Understanding vaginal tastes (the good and the bad)

A pineapple is pouring out yoghurt into a pool in a beautiful garden, to illustrate delicious vaginal flavours!

If you or your lover’s vagina tastes bad, but smells fine, you have a different kind of problem on your hands, an altogether more complex issue.

Taste and smell are so important in our sexual enjoyment, and vaginal flavours can really change how you feel about your own vagina or your lover’s, and impact your sexual experience.

There are two prongs to this vaginal taste chat. The first is if you have tasted your own vaginal fluids and find them distasteful and want tips on how to improve the taste, and the second is for those of you who have encountered a vagina with a certain unpleasant flavour and want more information.

What are we actually tasting in the vagina?

The vagina itself is simply tissue – skin and mucous membranes, which don’t taste like anything really. It’s the vaginal discharge that you’re tasting, which is made up of secretions from the cervix and vagina, glands (Skene’s glands and Bartholin’s glands), shedding vaginal and cervical cells, and bacteria​1​.

The bacteria produce all sorts of flavours and odours, with one main flavour of a healthy (lactobacilli-rich) vagina being that of lactic acid. But most of the fluid comes from the cervix, right up at the end of the vagina, connecting to the uterus​2​.

A normal vagina is estimated to produce half a teaspoon of vaginal discharge every day, which comes out with gravity​2​.

During sexual arousal and sexual activity, the blood vessels surrounding the vagina fill up with blood, causing extracellular fluid to be pushed into the vaginal canal, increasing fluid levels.

The taste of the vagina during sex will therefore change to a more neutral flavour since these fluids are freshly produced and are without any noticeable odour or taste.

The importance of taste in sexual interactions

We taste each other from the very beginning of sexual relationships with kissing. We can taste and smell each other’s bodies, and according to the now famous t-shirt sniffing research​3​, get a glimpse into the genetics and health of a potential mate.

People often have very strong preferences for what parts of their partners they’ll allow near their mouth, even when turned on. We produce a lot of fluids that a partner might come into contact with: sweat, mucous, blood, vaginal fluids, semen, penile and clitoral smegma, menstrual blood, tears, breast milk, urine, and ear wax.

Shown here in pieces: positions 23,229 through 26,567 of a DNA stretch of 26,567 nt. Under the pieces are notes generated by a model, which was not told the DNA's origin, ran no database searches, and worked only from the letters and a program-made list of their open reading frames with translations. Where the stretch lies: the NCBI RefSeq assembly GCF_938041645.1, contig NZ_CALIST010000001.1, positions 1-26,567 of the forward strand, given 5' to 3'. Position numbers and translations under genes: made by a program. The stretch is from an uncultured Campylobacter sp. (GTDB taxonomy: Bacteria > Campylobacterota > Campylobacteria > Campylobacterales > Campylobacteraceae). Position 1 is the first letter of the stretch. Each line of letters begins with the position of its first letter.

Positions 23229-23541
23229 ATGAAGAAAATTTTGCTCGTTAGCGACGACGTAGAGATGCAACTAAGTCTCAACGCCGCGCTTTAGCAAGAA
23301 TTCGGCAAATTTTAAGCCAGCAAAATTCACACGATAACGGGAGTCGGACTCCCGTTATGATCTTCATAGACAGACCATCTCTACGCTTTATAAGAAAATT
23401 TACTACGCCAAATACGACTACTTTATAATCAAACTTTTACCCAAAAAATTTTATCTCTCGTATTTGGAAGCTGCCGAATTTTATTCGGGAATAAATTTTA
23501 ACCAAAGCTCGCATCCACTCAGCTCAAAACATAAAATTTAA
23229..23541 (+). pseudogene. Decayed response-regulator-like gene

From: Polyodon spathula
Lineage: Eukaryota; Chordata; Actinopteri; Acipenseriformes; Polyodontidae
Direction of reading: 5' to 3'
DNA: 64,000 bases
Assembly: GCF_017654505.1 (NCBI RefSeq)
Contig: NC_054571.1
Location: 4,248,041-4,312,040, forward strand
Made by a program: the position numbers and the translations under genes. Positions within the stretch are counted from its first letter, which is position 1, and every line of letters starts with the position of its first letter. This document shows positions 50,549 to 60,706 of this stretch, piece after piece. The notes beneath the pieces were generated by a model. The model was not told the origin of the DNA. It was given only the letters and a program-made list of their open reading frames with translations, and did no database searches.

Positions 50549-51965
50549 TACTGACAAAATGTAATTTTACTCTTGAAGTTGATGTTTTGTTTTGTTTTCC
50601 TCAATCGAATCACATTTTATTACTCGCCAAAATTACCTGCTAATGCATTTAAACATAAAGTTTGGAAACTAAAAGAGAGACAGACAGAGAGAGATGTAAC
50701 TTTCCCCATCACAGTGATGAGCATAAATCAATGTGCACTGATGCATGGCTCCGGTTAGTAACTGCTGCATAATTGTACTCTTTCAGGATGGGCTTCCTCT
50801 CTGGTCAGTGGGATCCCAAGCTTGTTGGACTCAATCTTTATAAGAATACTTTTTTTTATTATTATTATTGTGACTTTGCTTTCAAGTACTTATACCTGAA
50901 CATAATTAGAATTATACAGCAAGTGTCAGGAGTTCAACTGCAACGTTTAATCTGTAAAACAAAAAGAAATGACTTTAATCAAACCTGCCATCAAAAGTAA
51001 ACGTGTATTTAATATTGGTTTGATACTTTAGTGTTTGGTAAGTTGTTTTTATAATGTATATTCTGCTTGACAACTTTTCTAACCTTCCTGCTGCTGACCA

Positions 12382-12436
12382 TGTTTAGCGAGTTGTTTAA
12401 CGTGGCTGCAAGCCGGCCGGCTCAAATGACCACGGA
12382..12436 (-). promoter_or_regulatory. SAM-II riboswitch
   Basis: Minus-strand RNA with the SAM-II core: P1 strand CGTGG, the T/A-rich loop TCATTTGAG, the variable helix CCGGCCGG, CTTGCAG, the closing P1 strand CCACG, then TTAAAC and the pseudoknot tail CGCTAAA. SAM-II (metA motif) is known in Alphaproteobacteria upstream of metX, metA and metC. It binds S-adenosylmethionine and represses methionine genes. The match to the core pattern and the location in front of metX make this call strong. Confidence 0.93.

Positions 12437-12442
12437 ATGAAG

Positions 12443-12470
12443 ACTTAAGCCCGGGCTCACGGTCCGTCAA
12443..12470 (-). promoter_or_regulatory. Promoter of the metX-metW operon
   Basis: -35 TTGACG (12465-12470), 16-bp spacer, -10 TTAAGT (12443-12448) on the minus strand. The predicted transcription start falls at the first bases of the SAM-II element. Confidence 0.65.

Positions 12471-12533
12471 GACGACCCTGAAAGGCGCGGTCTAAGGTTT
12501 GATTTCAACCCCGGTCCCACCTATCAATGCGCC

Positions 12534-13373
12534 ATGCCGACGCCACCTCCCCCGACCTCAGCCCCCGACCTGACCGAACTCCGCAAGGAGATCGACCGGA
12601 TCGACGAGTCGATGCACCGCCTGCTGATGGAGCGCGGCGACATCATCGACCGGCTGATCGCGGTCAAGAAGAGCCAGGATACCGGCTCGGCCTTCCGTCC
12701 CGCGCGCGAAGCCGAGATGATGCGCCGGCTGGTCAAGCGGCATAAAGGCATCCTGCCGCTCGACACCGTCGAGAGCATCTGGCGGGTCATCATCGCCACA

An interesting Danish study asked male and female premedical students to reveal which of each secretion they would or wouldn’t allow on their tongue in two circumstances with their ‘loved’ partner: when sexually aroused and when not sexually aroused.

Key findings of the body fluids taste study include:

  • The very heterosexual men and mostly heterosexual women all had no issues tasting sweat, tears or saliva, turned on or not.
  • When it came to breast milk, most guys would taste it either way, but more so when turned on (83% vs 69%), while just over 70% of women would taste their own breast milk in both scenarios, but only 24% would taste someone else’s when they were aroused.
  • 76% of the women would taste their own vaginal fluid, but only 29% would taste someone else’s
  • 97% of the men would taste vaginal fluid
  • High percentages were seen for both groups for small amounts of systemic blood (from a vein), but when this changed to menstrual blood, interest levels waned significantly – 39% of males would taste menstrual blood, and 33% of women
  • With semen, 84% of the women would taste it while aroused, while 50% of aroused males would taste their own, but only 6% would taste the semen of someone else
  • Nearly 70% of women would taste penile smegma, but only 3% of aroused men would taste the smegma of another man
  • Ear wax from tonguing someone’s ear was acceptable for 81% of aroused males and 78% of females, while both groups lost interest (36% and 35%, respectively) once not aroused
  • With nasal secretions, half of us are perfectly happy to eat our own snot, but a surprising number would taste someone else’s when turned on (20%)

There are no published studies where women claim to love the taste of fresh ejaculate.

Common reported tastes of vaginas

NOTE: It’s important to know that no study has been performed on the taste of vaginal fluids, and we don’t know what ‘healthy’ means except if we have a vaginal microbiome report to help us. The taste of a healthy vagina may vary wildly.

  • No taste
  • Sour, yoghurty, tangy
  • Metallic
  • Fleshy
  • Fishy
  • Salty
  • Sweet
  • Bitter

How what we eat and drink affects the taste of the vagina

Vaginal taste and smell tend to reflect what we eat, drink and smoke. We’re talking about the fluids the body naturally produces. It’s part of us, our body odour, made inside our bodies, like sweat.